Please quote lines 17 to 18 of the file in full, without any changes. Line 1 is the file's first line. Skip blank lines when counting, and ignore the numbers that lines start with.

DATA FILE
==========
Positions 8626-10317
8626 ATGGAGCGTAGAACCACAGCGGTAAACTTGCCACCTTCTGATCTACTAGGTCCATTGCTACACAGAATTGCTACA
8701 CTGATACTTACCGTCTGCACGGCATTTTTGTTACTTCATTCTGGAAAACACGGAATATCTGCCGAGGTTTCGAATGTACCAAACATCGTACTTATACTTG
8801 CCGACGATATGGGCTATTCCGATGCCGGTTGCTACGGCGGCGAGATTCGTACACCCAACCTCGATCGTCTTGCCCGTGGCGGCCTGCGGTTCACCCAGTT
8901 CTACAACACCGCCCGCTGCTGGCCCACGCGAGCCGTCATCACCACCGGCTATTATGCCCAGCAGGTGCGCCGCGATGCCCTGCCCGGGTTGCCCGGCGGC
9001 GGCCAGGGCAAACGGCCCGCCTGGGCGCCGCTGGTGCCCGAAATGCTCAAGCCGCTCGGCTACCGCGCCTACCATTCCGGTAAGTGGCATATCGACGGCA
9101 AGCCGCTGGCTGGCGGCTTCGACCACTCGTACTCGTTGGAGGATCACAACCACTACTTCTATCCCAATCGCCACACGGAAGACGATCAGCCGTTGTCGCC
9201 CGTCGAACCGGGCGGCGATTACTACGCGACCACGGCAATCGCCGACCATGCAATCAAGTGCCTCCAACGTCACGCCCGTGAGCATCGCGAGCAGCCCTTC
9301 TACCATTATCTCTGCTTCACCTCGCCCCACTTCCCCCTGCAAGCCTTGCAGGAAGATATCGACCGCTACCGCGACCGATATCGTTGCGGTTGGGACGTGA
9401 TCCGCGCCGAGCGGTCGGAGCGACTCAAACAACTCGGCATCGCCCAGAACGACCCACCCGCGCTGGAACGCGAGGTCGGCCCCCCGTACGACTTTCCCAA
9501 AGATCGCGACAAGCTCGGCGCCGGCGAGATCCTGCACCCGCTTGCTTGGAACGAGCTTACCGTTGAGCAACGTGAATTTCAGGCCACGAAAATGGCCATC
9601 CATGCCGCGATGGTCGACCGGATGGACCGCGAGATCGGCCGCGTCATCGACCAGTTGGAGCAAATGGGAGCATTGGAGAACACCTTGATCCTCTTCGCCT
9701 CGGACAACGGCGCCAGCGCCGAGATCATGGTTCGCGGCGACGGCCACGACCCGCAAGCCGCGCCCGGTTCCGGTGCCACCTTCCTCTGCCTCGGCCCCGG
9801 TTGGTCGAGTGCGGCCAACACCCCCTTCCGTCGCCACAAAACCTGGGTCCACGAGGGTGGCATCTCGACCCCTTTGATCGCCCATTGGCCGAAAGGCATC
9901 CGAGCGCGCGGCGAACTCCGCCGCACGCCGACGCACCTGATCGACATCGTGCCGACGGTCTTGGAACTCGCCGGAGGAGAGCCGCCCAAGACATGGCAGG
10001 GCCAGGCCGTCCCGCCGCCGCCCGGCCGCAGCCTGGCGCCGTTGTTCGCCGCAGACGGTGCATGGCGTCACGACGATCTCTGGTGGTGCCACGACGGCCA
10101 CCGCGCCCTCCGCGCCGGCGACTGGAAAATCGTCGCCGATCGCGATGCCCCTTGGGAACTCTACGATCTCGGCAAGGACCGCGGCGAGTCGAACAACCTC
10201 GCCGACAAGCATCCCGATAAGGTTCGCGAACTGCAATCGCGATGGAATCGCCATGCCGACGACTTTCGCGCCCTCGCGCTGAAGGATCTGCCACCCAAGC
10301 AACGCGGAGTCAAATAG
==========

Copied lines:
10101 CCGCGCCCTCCGCGCCGGCGACTGGAAAATCGTCGCCGATCGCGATGCCCCTTGGGAACTCTACGATCTCGGCAAGGACCGCGGCGAGTCGAACAACCTC
10201 GCCGACAAGCATCCCGATAAGGTTCGCGAACTGCAATCGCGATGGAATCGCCATGCCGACGACTTTCGCGCCCTCGCGCTGAAGGATCTGCCACCCAAGC